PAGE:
The Color of Law

The Color of Law

A Forgotten History of How Our Government Segregated America

Book - 2017 | First edition
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Publishers Weekly'sNew York Times Book Review.
Publisher: New York ; London : Liveright Publishing Corporation, a division of W.W. Norton & Company, [2017]
Edition: First edition
ISBN: 9781631492853
1631492853
9781631494536
1631494538
Branch Call Number: 305.8009 ROTHSTEI
Characteristics: xvii, 345 pages : illustrations, maps ; 25 cm

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Palo Alto Reads 2020

The Library has launched Palo Alto Reads, a “one book, one community” program that encourages the reading and discussion of a selected book around themes and topics relevant to our city. This year's book selection is The Color of Law: A Forgotten History of How Our Government Segregated America by Richard Rothstein. Published in 2017, The Color of Law tells the history of the design and… (more)


From Library Staff

Palo Alto Reads 2020 pick! Richard Rothstein has painstakingly documented how American cities, from San Francisco to Boston, became so racially divided.

Also available as an ebook.


From the critics


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i
Internetconnect
Oct 20, 2020

great important reading you won't be sorry. such a great book.

Hillsboro_JeanineM Oct 06, 2020

Sobering! I am stunned by this book and the realization of having grown up in a country (the United States) that has essentially practiced Apartheid. In college, I became aware of Nelson Mandela and Apartheid in South Africa but I have been completely ignorant about racial injustice and enforced segregation in my own country. There's an abundance of detailed information on de jure segregation. I found it best to read a chapter then take a break as it is a lot of information to process.

p
pateljh
Sep 24, 2020

This is a reveling and disturbing book on how mistreated were African-Americans up until now! I used to blame Southern Whites for all the ills of African-Americans. This book tells us ALL OF US are equally responsible, either as direct actors or bystanders.

I think a clever law firm can bring a Class-Action Law Suite on behalf of all African-Americans for damages of hundreds of Billions of dollars from Federal, State, City governments, Banks, Insurance Companies, developers and many more!

m
mattfromthecity
Aug 17, 2020

the writing, at times, can be a little dry, wonky, and dense, but this is a very good summation of the sins of our past and should be on the "must read" shelf of anyone looking to better their understanding of not just urban, but all of modern American history, especially those of us who live in such a segregated metropolis

d
DavidSpencer99
Feb 01, 2020

When I hear a commentator like Jonah Goldberg bad-mouthing FDR’s administration, I can write it off as grousing by the losing side in America’s history of societal improvement. The Color of Law shows how the same administration promoted redlining and denied well-deserved loans in return for Southern Democrats’ support. While it’s disheartening to know how far short of our ideals we as a nation have fallen, Rothstein’s essential history shows how “we as a nation have avoided contemplating remedies because we’ve because we’ve indulged in the comfortable delusion that our segregation has not resulted primarily from state action and so, we conclude, there is not much we are required to do about it.” [p. 215] it’s good to know that liberal writers can at least own up to the shortcomings, honestly acknowledge mea culpa, and offer solutions, not merely joust with ideological windmills.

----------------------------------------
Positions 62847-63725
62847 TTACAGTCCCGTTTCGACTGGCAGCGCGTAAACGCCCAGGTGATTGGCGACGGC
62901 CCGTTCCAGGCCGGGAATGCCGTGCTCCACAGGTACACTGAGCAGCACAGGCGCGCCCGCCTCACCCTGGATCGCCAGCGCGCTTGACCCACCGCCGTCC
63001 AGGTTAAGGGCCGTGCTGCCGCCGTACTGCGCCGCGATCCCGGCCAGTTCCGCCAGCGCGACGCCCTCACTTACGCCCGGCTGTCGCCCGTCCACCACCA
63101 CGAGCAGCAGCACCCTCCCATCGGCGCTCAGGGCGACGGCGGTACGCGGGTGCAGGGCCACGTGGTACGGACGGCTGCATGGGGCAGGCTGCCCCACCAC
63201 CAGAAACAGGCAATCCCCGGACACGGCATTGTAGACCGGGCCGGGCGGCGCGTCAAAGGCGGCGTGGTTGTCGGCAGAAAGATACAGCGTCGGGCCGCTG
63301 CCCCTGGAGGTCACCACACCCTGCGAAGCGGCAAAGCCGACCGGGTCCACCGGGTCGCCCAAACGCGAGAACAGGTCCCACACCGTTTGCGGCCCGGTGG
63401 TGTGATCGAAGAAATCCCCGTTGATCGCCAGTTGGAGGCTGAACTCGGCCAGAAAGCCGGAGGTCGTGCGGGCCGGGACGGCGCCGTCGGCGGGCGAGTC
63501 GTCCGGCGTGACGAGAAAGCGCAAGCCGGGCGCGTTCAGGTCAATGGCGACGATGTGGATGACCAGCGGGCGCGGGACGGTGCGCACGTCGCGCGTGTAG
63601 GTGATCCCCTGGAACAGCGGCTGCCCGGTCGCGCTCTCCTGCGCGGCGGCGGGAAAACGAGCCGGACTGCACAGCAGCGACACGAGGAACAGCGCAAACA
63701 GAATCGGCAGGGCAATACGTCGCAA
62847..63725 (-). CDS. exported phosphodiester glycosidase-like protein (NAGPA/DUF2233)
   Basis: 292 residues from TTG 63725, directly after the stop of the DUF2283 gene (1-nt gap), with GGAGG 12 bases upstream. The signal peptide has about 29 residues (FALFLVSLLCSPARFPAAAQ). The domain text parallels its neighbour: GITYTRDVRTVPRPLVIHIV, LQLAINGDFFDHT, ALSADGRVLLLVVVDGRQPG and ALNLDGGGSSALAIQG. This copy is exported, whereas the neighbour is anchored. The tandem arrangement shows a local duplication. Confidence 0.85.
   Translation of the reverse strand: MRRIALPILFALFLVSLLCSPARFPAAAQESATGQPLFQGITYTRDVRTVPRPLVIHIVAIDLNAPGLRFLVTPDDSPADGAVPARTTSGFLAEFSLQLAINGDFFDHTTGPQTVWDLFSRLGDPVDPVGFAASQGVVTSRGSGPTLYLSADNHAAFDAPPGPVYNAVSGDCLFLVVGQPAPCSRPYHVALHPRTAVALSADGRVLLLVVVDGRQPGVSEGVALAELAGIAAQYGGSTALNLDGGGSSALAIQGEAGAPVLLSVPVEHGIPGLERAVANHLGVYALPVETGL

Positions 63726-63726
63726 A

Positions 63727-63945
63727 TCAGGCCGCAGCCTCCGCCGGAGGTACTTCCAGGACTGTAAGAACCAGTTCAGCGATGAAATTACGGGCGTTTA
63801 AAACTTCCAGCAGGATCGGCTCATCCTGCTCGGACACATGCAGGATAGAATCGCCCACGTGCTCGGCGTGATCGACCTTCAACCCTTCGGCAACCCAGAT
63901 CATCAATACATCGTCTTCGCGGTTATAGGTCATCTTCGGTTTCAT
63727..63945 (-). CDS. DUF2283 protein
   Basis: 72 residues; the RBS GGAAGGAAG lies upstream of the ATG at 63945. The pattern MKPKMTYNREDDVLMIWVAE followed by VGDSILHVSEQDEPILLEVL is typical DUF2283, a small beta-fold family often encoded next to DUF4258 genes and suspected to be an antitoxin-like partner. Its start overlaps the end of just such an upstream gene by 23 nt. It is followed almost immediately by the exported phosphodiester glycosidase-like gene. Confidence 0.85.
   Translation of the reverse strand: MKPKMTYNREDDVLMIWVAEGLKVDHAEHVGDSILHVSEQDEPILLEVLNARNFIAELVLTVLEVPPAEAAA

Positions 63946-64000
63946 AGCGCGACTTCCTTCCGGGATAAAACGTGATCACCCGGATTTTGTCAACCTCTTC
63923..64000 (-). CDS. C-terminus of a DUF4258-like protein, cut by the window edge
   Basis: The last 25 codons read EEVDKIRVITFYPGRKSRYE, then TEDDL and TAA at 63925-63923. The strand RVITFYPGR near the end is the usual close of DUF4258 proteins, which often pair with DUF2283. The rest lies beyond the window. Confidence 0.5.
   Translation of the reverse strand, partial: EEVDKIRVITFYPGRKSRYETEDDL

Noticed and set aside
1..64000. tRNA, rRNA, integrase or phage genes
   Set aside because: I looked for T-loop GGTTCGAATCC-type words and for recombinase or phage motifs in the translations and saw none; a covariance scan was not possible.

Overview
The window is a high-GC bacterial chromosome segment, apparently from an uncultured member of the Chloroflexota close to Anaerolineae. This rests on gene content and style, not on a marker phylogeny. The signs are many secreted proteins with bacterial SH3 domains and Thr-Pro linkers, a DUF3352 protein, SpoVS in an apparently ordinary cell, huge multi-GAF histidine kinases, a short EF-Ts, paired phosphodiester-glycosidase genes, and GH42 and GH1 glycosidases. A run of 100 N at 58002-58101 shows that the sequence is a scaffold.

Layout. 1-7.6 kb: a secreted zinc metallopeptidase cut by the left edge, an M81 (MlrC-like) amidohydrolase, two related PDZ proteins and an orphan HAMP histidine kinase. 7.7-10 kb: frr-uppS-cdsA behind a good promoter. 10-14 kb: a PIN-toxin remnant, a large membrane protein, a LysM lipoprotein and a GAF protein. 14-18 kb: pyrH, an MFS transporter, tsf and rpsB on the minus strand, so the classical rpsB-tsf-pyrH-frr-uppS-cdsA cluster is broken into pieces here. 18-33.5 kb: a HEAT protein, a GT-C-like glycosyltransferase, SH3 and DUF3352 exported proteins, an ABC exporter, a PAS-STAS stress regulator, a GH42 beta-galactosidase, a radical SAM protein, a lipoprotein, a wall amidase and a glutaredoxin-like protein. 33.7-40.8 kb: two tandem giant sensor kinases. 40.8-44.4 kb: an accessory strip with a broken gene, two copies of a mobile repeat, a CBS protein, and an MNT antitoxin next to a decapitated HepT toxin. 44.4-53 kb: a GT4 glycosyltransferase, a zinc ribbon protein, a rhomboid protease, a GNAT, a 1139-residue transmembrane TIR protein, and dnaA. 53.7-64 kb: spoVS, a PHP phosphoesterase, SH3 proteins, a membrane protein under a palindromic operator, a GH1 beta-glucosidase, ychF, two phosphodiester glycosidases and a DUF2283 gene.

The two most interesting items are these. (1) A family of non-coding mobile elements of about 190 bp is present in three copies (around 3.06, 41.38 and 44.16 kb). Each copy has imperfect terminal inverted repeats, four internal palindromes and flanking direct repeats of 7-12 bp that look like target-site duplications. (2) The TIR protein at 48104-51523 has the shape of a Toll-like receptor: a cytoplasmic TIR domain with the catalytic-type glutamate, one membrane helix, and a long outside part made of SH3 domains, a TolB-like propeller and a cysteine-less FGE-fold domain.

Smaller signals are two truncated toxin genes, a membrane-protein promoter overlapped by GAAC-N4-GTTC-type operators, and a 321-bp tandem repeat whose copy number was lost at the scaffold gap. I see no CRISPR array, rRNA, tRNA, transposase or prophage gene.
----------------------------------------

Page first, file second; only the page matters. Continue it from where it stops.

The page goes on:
p
patcarstensen
Oct 29, 2019

It makes a good case. Unfortunately, he is also realistic about the low chances for any solutions.

a
acornsandnuts
Apr 05, 2019

An essential read.

d
domthom
Aug 08, 2018

I thought this was going to be dull at first with fact after fact. However I'm glad I stuck with the book. It really goes into why areas / cities are mapped out in certain demographics today. Many of the stories in this book are disheartening but it's also good that they're finally being brought to light. I advise others to read to get a better glance at the obstacles some were placed with and against still affecting many to this day.

l
lynelliot
Jul 15, 2018

A well-documented history of the myriad ways in which laws and policies at all levels of government intentionally created segregation in America well into the the 1960's, and in some instances even more recently. The author clearly explains the ways in which present-day segregation and racial inequality are in large part the result of these laws and policies. He also outlines some potential remedies, but his goal is first and foremost to educate all Americans about our "forgotten history." An important book.

c
cjmccl18
Apr 16, 2018

Richard Rothstein highlights policies along with anecdotes that demonstrate the racism and alienation of African Americans from the mainstream of society. With the inability to successfully integrate with policies that benefited their white counterparts, African Americans were designated to less affluent neighborhoods that didn't provide the best accommodations. While we can be proud as a country of the progress that has been made, their is still so much to go regarding equal opportunity for POC. While I don't believe this current administration has any interest in remedying or at least acknowledging it the problem, this book should emphasize the policies or cases needed to improve our country for everyone!

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